The Worst Place I Have Ever Been
A UK tourism bus side for Las Vegas reads; ‘You know why you come here.’ To which a million answers spring to mind;
‘Because it’s the last place my parole officer will ever think of looking for me.’
‘Because I’m a morbidly obese gambling addict.’
‘Because it’s the Pikey Monte Carlo.’
‘Because I sometimes black out and wake up covered in blood.’
‘Because women won’t talk to me unless I pay them.’
‘Because the police have a sample of my DNA.’
My partner was once in Vegas near their horrible stunted version of the Eiffel Tower (sorry, ‘The Eiffel Tower Experience’) when the gigantic woman next to him said, ‘I’m so glad I’ve seen this – I don’t need to go to Paris now.’ It is, by a very long way, the absolute worst place I’ve been in the world, and I’ve been to Tunisia.
Paradoxically, the streets behind the strip where the Vegas workers hang out between shifts are less offensive. They’re good people, sad, hard workers with tough employers, and doomed lives, and provide a respite from the grotesqueries of The Strip, with its catcalling drunks, its clockless glaring environments, its vast bland buffets and ‘colour & movement’ shows. The Strip is the only part of Vegas people ever see, but it’s actually located south of the city limits in the towns of Paradise and Winchester.
I saw Frank Sinatra’s final performance at Caesar’s Palace there, when it still had a little bit of an edge. I’d gone in the company of professional gamblers who got the kind of top-table service normal schlubs only dream about. Now Vegas is not just a holiday destination; it’s a top three spot in the US for business conventions, so basically a drunken knocking-shop for delegates willing to pay for ‘table service’ to sit at a one-armed bandit. Because the last thing may of the patrons can do is stand unaided with a bucket of coins.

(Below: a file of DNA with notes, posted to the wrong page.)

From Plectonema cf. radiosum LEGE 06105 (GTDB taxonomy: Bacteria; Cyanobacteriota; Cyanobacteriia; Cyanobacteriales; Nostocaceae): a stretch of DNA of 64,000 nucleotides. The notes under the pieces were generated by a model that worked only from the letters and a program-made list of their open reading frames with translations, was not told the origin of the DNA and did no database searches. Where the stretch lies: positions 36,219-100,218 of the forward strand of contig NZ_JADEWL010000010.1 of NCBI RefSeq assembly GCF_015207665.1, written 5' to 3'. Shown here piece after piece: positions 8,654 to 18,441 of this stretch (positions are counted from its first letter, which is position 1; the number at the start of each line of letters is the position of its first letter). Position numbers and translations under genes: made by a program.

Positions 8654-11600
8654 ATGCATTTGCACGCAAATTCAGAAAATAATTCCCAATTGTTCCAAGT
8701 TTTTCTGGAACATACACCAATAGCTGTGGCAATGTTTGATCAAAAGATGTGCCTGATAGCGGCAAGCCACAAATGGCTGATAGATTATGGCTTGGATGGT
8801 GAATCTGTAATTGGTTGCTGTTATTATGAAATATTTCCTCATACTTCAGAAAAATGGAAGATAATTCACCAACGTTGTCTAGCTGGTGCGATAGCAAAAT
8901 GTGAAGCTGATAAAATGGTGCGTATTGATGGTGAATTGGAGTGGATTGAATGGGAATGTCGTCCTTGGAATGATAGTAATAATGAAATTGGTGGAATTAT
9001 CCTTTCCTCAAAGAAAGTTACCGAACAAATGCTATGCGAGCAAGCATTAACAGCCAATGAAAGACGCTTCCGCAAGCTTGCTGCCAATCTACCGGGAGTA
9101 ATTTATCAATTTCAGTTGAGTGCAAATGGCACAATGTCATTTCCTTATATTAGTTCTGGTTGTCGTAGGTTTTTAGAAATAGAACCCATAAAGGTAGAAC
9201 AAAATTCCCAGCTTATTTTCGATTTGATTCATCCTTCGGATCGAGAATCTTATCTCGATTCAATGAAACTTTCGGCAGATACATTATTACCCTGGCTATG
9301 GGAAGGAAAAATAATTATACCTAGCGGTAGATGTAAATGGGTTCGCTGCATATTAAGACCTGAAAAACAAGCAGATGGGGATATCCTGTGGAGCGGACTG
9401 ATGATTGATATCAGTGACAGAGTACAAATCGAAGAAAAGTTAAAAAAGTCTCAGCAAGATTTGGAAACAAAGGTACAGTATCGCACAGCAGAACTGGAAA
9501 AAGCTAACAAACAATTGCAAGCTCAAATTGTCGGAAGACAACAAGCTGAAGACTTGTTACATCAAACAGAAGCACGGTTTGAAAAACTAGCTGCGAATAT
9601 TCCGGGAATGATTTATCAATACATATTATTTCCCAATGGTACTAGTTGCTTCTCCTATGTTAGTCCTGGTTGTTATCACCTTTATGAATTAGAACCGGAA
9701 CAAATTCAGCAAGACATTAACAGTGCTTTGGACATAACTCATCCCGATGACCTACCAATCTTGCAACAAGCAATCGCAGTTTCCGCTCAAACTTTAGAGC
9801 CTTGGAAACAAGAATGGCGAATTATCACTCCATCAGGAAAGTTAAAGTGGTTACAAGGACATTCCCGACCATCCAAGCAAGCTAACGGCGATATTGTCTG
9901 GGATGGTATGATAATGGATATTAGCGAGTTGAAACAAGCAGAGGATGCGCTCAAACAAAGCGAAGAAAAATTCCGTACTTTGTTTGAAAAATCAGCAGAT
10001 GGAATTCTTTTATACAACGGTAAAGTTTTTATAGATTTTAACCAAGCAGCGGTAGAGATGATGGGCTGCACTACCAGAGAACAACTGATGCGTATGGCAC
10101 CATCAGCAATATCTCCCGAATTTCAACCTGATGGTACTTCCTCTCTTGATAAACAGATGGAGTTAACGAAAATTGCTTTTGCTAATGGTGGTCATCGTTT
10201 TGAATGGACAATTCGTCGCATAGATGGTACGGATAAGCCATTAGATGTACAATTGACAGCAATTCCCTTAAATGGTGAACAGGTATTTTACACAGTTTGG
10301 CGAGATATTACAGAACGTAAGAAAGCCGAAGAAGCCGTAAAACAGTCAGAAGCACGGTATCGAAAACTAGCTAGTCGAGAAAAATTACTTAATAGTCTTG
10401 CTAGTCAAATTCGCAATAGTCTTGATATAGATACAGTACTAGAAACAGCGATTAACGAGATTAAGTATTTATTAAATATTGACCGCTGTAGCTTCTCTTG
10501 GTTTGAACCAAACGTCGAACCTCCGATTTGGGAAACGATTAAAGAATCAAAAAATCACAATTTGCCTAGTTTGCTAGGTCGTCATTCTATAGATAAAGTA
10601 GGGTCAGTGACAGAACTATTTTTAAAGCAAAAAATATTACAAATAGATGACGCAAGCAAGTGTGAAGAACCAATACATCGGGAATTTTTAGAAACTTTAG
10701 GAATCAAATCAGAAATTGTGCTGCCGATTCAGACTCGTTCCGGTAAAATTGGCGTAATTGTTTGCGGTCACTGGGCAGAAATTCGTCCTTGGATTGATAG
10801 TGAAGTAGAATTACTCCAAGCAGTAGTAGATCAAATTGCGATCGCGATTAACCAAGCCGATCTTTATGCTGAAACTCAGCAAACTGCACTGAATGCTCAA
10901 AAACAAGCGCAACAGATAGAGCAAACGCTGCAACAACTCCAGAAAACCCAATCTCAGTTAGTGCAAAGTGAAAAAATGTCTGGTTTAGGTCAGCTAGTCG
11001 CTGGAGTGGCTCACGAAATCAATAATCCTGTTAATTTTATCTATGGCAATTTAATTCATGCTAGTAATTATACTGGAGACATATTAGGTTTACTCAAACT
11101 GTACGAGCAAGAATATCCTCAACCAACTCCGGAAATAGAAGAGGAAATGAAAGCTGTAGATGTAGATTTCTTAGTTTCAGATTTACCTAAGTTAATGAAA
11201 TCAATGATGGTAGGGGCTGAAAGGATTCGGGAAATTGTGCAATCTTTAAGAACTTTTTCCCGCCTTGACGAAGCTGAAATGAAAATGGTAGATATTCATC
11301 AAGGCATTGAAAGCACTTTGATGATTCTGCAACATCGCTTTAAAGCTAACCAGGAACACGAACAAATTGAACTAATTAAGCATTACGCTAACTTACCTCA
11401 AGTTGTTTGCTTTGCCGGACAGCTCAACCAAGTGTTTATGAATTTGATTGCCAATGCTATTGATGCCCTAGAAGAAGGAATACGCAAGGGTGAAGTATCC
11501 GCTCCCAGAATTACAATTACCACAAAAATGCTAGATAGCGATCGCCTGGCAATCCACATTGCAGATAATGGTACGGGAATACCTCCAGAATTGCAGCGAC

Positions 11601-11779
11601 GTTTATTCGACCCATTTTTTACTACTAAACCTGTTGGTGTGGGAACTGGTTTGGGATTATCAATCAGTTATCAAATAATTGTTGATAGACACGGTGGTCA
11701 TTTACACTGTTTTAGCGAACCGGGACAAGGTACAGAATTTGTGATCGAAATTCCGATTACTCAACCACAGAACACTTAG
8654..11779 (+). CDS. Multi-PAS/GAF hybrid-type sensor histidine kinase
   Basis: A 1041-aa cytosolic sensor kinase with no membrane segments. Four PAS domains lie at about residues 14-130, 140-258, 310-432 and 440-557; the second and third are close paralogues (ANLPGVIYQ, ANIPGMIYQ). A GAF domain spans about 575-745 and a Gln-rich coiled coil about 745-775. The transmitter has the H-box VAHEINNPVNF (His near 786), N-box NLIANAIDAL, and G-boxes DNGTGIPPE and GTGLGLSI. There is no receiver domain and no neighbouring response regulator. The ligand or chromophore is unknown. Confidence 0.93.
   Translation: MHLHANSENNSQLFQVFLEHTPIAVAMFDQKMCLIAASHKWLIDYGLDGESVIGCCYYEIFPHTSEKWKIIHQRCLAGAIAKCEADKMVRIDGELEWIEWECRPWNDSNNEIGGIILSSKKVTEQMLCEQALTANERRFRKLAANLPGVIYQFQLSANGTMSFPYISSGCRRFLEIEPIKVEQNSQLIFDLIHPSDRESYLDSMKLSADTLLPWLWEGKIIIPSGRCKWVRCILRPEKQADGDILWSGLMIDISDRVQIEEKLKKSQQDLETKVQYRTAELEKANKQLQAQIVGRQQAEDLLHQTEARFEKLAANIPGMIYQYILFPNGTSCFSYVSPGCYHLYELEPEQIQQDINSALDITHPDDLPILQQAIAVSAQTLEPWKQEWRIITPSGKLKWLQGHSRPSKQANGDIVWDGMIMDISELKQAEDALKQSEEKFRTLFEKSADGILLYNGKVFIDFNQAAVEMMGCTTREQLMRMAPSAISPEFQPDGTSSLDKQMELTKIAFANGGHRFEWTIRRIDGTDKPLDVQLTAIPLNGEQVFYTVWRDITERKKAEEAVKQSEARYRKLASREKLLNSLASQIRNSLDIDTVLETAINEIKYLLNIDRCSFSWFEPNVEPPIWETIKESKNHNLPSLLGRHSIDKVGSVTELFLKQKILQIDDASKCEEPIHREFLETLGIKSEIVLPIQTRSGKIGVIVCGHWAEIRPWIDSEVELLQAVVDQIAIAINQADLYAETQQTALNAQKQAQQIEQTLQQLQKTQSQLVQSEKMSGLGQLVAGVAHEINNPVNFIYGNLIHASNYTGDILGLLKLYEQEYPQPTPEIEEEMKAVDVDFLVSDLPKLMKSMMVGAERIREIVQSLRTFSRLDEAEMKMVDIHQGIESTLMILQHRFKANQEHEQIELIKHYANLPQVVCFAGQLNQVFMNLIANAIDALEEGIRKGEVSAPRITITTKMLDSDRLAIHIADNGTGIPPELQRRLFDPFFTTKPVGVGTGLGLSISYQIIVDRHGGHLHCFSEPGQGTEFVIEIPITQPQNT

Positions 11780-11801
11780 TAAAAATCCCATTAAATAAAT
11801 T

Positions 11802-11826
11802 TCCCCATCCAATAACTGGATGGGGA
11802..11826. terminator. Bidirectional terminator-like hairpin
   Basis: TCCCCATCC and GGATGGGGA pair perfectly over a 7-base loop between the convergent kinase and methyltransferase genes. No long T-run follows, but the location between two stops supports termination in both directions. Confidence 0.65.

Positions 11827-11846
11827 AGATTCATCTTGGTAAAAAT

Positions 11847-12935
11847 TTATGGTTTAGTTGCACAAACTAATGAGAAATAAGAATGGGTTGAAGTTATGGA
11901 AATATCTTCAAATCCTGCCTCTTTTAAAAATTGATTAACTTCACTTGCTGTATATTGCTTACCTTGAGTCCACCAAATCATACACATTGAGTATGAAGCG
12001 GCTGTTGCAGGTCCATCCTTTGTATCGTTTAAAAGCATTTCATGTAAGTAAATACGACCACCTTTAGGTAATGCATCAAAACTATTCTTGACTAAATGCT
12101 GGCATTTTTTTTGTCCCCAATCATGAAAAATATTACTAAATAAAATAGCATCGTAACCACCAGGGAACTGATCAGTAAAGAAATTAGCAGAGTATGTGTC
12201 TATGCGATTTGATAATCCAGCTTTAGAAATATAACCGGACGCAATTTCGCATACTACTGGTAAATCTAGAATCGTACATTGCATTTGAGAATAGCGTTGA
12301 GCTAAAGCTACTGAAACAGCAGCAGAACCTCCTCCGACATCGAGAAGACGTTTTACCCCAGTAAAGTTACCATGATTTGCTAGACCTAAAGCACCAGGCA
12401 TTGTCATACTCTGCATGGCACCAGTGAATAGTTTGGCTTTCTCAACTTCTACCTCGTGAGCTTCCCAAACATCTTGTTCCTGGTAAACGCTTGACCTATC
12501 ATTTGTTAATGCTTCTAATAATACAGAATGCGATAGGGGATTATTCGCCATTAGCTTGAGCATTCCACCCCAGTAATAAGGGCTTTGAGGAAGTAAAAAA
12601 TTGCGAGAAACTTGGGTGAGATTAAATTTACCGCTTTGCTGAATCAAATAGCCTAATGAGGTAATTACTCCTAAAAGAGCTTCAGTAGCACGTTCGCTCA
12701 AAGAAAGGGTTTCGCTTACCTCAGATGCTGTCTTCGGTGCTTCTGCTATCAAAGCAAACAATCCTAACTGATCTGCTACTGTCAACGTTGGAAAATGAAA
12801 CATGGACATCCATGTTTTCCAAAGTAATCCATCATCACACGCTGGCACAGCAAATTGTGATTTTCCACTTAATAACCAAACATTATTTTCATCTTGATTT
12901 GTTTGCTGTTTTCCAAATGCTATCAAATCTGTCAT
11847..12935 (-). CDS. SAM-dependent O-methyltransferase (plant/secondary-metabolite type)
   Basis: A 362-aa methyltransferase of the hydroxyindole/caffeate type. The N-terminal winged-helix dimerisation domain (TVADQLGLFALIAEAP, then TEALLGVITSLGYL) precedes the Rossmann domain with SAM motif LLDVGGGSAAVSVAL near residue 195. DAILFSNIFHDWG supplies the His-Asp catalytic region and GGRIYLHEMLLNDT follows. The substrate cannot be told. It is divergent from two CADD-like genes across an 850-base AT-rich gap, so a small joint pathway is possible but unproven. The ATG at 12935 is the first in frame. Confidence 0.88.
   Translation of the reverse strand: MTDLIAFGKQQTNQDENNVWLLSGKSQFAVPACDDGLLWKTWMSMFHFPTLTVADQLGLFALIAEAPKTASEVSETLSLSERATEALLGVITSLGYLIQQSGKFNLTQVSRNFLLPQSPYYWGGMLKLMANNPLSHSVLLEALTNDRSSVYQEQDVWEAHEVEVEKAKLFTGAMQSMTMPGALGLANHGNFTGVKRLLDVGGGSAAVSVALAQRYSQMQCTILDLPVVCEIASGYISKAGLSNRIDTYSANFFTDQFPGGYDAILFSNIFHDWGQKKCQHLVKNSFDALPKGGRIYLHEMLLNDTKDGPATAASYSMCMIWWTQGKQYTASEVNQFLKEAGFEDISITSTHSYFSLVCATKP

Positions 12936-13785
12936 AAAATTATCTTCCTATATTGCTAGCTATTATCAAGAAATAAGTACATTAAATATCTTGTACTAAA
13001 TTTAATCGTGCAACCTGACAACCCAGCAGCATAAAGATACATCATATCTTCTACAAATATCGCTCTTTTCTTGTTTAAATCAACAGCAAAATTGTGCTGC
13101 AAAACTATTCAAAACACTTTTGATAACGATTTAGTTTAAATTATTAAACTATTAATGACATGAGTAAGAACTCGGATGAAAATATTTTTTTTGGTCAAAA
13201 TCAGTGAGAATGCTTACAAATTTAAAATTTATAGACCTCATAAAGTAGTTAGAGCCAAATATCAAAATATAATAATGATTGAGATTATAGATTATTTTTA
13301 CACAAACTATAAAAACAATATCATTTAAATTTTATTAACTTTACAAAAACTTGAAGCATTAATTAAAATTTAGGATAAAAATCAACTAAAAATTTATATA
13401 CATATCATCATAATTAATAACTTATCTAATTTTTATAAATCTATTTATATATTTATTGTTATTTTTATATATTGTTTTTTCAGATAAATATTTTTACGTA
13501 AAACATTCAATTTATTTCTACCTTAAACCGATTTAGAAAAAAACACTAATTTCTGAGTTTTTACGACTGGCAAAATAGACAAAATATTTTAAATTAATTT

Las Vegas was founded as a city in 1905, when 110 acres of land adjacent to the Union Pacific Railroad tracks were auctioned off as the downtown area. In 1931 Nevada legalized casino gambling and reduced residency requirements for divorce to six weeks. The influx of construction workers for the Hoover Dam helped the city avoid economic calamity, and the power was used to floodlight every inch of the place. The heat is unbearable there, so there noise of slot machines is accompanied by the buzz of air conditioners.
These days, Vegas appears to be a squeaky-clean family entertainment capital, but still has more than its fair share of shocking scandals. You won’t find them on Google, though, as the city’s PRs have wiped its pages of anything negative. Vegas is regularly voted as one of there worst places in the world. Its homeowners were ruined by the housing crash, which fell 64.5 per cent. It has the 13th highest incarceration rate in the US and a legendarily crooked nightclub industry designed to strip cash from morons.
So when you pass that bus side and think, ‘I’ve never been to Vegas – maybe I should check it out,’ keep walking.